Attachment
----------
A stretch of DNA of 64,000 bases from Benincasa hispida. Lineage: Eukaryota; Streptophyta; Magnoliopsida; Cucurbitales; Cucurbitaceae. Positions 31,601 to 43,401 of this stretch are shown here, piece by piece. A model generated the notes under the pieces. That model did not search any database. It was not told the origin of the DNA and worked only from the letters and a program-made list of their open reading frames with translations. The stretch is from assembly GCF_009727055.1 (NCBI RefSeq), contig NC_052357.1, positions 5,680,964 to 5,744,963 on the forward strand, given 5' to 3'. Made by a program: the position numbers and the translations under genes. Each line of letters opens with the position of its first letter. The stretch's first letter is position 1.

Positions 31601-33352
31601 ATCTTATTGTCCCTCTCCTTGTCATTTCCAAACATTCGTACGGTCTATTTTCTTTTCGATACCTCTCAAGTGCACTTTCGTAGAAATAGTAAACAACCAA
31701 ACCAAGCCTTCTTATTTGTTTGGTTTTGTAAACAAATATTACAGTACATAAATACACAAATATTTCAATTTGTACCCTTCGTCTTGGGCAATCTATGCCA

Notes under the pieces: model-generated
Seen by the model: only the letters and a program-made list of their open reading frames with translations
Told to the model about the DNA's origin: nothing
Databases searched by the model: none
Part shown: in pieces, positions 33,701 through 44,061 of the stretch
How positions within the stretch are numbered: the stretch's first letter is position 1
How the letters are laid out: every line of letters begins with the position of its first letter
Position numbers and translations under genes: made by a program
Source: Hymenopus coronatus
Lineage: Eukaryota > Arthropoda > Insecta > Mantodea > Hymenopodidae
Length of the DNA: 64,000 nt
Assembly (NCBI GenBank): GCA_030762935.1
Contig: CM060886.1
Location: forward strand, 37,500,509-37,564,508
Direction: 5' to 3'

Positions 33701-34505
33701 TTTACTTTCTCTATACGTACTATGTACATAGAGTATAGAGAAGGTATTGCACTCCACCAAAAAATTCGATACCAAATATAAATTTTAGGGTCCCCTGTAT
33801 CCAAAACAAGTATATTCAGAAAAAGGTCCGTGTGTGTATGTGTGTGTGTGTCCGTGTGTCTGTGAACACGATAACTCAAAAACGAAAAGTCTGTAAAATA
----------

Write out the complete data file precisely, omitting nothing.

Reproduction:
A stretch of DNA of 64,000 bases from Benincasa hispida. Lineage: Eukaryota; Streptophyta; Magnoliopsida; Cucurbitales; Cucurbitaceae. Positions 31,601 to 43,401 of this stretch are shown here, piece by piece. A model generated the notes under the pieces. That model did not search any database. It was not told the origin of the DNA and worked only from the letters and a program-made list of their open reading frames with translations. The stretch is from assembly GCF_009727055.1 (NCBI RefSeq), contig NC_052357.1, positions 5,680,964 to 5,744,963 on the forward strand, given 5' to 3'. Made by a program: the position numbers and the translations under genes. Each line of letters opens with the position of its first letter. The stretch's first letter is position 1.

Positions 31601-33352
31601 ATCTTATTGTCCCTCTCCTTGTCATTTCCAAACATTCGTACGGTCTATTTTCTTTTCGATACCTCTCAAGTGCACTTTCGTAGAAATAGTAAACAACCAA
31701 ACCAAGCCTTCTTATTTGTTTGGTTTTGTAAACAAATATTACAGTACATAAATACACAAATATTTCAATTTGTACCCTTCGTCTTGGGCAATCTATGCCA

Notes under the pieces: model-generated
Seen by the model: only the letters and a program-made list of their open reading frames with translations
Told to the model about the DNA's origin: nothing
Databases searched by the model: none
Part shown: in pieces, positions 33,701 through 44,061 of the stretch
How positions within the stretch are numbered: the stretch's first letter is position 1
How the letters are laid out: every line of letters begins with the position of its first letter
Position numbers and translations under genes: made by a program
Source: Hymenopus coronatus
Lineage: Eukaryota > Arthropoda > Insecta > Mantodea > Hymenopodidae
Length of the DNA: 64,000 nt
Assembly (NCBI GenBank): GCA_030762935.1
Contig: CM060886.1
Location: forward strand, 37,500,509-37,564,508
Direction: 5' to 3'

Positions 33701-34505
33701 TTTACTTTCTCTATACGTACTATGTACATAGAGTATAGAGAAGGTATTGCACTCCACCAAAAAATTCGATACCAAATATAAATTTTAGGGTCCCCTGTAT
33801 CCAAAACAAGTATATTCAGAAAAAGGTCCGTGTGTGTATGTGTGTGTGTGTCCGTGTGTCTGTGAACACGATAACTCAAAAACGAAAAGTCTGTAAAATA